Did George Osborne (the one who changed his name) not know about the odious bowels? Or did he not care?

Saturday, 24 October 2009

When Gordon Brown Got It Right

I disagree with a lot of what Gordon Brown has done as Chancellor and Prime Minister. But he did get one thing very right - when in 1997 he abolished Advance Corporation Tax (ACT) (with effect from 1999).

In the UK, companies are required to pay Corporation Tax on their profits. ACT required them to pay that tax in advance on that portion of their profits they chose to distribute to shareholders as dividends. The ACT paid was subtracted from the Corporation Tax charged at the end of the tax year.

Payment of ACT was deemed to discharge the shareholders' obligation to pay basic-rate income tax on dividend income. Shareholders not required to pay income tax, including Pension Funds, were entitled to claim back that tax.

So far so plausible, until one spots that the ACT was both set against the company's Corporation Tax obligation, and claimed back by Pension Funds. So despite its name, it acted not as a tax but as a government subsidy for Pension Funds. By abolishing it, the Chancellor not only simplified, for once, the tax system, but also removed a subsidy and so saved money for the public purse. This abolition is what is referred to in those journalistic and political circles which disapprove of government subsidies unless they go to the relatively wealthy as "Gordon Brown's Pension Fund Tax Grab".

And now George Osborne, in his speech to the Conservative Party Conference, has promised to reverse in some unspecified way this "tax grab". He made this pledge in a speech heralding economic austerity for all, including pay freezes in the public sector. Reportedly the pledge got the biggest cheer of the whole speech.

Sometimes I think the Conservatives might not actually be worse than the present lot. Then they kindly put me right.

Saturday, 10 October 2009

What constitutes an apology

Geoffrey Pullum on LanguageLog described Gordon Brown's statement about the treatment of Alan Turing as a "genuine and direct apology for once". I disagree.

Here's my idea of what would have been a genuine apology:
As Prime Minister of Great Britain I am ashamed of the way Alan Turing was treated. The shame is heightened by my recognition of the great service he rendered this country during the Second World War. To Alan Turing I say: we're sorry, you deserved so much better.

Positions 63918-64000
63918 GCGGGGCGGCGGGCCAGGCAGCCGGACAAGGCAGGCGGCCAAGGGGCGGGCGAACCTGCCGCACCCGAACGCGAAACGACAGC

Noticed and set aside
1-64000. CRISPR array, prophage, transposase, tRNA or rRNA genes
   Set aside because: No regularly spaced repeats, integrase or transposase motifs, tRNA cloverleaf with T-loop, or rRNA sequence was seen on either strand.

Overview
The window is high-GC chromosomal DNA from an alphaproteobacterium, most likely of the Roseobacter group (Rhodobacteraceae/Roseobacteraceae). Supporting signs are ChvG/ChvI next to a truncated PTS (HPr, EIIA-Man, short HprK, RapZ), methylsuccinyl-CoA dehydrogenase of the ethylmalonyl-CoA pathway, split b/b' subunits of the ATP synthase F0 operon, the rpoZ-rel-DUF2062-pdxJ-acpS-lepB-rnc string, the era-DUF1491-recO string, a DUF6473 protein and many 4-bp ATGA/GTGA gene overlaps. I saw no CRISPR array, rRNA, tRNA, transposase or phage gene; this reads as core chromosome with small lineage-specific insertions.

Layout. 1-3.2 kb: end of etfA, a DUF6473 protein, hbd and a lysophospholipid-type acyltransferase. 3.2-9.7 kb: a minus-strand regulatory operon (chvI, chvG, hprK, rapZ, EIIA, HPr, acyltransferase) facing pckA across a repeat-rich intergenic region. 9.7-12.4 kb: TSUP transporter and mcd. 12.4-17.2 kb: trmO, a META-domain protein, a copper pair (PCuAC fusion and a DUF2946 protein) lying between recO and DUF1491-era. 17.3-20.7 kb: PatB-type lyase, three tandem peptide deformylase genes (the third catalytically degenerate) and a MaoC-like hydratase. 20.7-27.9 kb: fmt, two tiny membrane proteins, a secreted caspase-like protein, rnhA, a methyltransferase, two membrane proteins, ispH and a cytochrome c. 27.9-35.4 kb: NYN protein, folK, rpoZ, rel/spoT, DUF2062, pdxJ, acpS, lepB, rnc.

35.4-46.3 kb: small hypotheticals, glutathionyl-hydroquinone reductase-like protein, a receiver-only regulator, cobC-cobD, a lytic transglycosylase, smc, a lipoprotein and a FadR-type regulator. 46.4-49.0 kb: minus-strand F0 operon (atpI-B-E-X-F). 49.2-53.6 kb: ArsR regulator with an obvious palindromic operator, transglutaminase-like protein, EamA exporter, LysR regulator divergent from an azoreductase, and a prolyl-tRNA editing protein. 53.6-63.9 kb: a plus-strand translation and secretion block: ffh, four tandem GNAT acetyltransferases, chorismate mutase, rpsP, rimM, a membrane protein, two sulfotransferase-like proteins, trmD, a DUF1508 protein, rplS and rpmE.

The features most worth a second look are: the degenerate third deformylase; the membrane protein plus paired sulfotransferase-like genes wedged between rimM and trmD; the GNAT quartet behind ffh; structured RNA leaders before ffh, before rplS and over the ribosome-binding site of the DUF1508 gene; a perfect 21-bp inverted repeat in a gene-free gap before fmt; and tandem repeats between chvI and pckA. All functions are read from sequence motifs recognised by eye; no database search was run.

Here's what Gordon Brown did say:
on behalf of the British government, and all those who live freely thanks to Alan's work I am very proud to say: we're sorry, you deserved so much better.

Humility, not pride, should be the tone of a sincere apology.

Dannatt and Wellesley

Richard Dannatt, until a few weeks ago the head of the British Army, is to become a Defence Advisor to the Conservative Party. Apparently he and David Cameron cannot see why this is inappropriate so soon after Dannatt's public criticisms of the government made in his official capacity.

Dannatt is now Constable of the Tower of London, a ceremonial position. He remarked on television of one of his predecessors, the Duke of Wellington, that he had been "above politics". This is the politician who was forced to resign as Prime Minister when he lost a confidence motion over his opposition to the very mild electoral reform eventually introduced by the 1832 Reform Act, which abolished most of the "Rotten Boroughs" and extended the franchise to the wealthiest one sixth of the adult male population. Wellington was opposed to this reform on the grounds that "the country possessed, at the present moment, a legislature which answered all the good purposes of legislation—and this to a greater degree than any legislature ever had answered, in any country whatever".

Dannatt's belief appears to be that the country should be run by Old Etonians and retired Generals. Everybody else is too political.